|Actress Gladys Cooper was, perhaps, the most colorful of the tenants. from the collection of the Library of Congress|
The New York Times reported "Immediately they cancelled the arrangements for the marriage and left the building. They refused to say whether they would be married elsewhere." The relentless reporter followed Samuel to his home, where he refused to comment. And at No. 74 Riverside Drive he was told that Bronia and her brother had moved out.
|In 1929 the neighborhood had noticeably changed. from the collection of the New York Public Library.|
Living here at the time was Mrs. Kurt Gloeckner, the founder and president of the Five Arts Club, and Thornton W. Allen, composer and publisher of sheet music and head of the Thornton W. Allen Co. Allen and his wife, the former Elsie Guy, would remain here until his death in Cape Cod in 1944.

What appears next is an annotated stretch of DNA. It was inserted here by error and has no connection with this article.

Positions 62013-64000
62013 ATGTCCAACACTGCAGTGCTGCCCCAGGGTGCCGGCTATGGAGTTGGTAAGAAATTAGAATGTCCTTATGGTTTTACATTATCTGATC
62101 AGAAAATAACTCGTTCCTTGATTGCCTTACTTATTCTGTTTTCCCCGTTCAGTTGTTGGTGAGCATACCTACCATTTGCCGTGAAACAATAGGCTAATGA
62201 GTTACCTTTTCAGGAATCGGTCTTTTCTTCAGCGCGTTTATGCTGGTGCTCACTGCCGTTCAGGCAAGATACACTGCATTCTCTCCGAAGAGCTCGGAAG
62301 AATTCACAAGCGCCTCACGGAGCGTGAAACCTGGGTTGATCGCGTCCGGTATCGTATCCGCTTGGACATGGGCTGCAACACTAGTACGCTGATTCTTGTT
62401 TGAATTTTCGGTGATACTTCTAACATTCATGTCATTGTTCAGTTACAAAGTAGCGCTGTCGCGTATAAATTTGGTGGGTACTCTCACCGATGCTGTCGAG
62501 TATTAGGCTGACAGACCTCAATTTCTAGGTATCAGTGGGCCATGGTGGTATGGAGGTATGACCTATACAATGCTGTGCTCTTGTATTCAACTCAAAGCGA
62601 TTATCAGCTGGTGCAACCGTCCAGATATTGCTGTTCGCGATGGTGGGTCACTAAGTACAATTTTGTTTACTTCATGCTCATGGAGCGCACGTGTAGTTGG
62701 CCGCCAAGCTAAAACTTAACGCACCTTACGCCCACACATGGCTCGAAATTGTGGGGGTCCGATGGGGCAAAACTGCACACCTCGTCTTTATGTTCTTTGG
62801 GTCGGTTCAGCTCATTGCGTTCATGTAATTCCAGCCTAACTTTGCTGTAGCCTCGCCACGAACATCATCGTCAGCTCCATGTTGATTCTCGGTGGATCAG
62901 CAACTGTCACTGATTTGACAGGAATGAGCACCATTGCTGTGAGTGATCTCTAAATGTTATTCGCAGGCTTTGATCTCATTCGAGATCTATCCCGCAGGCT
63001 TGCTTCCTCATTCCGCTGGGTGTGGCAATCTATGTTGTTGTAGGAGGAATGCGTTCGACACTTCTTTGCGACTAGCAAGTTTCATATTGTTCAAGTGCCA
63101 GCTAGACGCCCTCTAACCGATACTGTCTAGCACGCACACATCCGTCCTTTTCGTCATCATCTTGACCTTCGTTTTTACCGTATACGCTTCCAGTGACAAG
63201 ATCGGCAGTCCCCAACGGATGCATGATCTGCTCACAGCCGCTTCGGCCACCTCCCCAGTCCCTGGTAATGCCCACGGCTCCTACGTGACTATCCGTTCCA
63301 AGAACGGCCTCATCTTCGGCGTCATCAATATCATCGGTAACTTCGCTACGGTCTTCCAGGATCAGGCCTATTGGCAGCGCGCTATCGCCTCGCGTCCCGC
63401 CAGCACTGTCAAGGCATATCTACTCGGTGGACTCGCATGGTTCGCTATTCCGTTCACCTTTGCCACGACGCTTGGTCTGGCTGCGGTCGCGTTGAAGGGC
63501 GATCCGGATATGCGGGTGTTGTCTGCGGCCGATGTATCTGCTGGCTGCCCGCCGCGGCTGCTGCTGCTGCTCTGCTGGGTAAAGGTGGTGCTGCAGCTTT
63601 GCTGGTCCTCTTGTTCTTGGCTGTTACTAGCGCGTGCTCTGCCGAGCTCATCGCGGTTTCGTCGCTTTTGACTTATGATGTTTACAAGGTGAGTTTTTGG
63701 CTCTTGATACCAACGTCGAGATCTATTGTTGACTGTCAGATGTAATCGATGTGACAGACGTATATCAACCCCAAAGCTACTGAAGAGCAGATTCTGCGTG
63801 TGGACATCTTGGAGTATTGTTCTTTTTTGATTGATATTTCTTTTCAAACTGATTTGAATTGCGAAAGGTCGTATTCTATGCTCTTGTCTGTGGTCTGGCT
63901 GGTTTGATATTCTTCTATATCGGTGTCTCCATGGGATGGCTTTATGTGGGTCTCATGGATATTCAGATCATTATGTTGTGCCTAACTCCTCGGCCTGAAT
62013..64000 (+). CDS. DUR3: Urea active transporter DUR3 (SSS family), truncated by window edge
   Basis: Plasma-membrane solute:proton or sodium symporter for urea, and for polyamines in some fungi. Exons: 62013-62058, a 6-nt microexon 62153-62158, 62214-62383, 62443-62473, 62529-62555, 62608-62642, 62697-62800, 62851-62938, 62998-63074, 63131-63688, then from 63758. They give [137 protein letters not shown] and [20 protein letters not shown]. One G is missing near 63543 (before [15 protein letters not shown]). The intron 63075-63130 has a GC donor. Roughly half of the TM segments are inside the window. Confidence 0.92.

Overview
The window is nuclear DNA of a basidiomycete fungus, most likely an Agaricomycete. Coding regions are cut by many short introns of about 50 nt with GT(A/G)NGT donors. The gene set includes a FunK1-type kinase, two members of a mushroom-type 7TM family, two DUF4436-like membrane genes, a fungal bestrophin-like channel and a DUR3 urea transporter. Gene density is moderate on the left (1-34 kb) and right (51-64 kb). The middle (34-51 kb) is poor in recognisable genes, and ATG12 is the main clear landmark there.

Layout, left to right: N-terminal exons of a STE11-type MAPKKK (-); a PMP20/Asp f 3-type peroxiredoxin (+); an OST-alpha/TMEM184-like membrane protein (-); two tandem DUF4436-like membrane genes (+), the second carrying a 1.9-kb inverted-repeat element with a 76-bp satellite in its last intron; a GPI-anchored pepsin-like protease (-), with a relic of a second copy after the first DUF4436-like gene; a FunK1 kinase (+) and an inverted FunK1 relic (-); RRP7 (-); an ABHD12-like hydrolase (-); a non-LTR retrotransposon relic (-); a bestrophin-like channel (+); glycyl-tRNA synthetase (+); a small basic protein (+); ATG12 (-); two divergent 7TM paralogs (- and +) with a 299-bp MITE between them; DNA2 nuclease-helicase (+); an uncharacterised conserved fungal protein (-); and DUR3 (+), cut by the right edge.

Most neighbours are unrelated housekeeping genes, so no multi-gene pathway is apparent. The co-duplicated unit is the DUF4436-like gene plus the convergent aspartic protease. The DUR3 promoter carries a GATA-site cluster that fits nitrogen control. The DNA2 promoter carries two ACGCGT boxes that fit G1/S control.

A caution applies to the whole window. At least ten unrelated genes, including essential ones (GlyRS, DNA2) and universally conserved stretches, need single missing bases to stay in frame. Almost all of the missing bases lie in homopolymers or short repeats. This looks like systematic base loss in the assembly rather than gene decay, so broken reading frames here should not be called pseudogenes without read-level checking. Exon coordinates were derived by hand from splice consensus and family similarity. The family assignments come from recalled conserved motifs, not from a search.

While the tenants in the building seem to have been mostly upstanding and respectable, one apartment was used for a more nefarious purpose. On October 24, 1942 an apartment was raided and Howard J. Cook was arrested on charges of bookmaking and operating a "poolroom." The term had nothing to do with billiards, but referred to illegal horse race gambling.
The musical tradition set by Thornton W. Allen continued when the Top Record Co. moved into No. 74 in 1945. By 1948 Spin Records, Inc. had its offices in the building and by 1953 Crease Music Corporation was here. Although the building was converted to two apartments per floor in 1971, Top Music Publishers, Inc. still had its offices here in 1972.
|Although some of True's interior details survive, like elements of the entrance hall and a mantel with built-in nick-knack shelves, most has been obliterated. photos via corcoran. com|
photograph by the author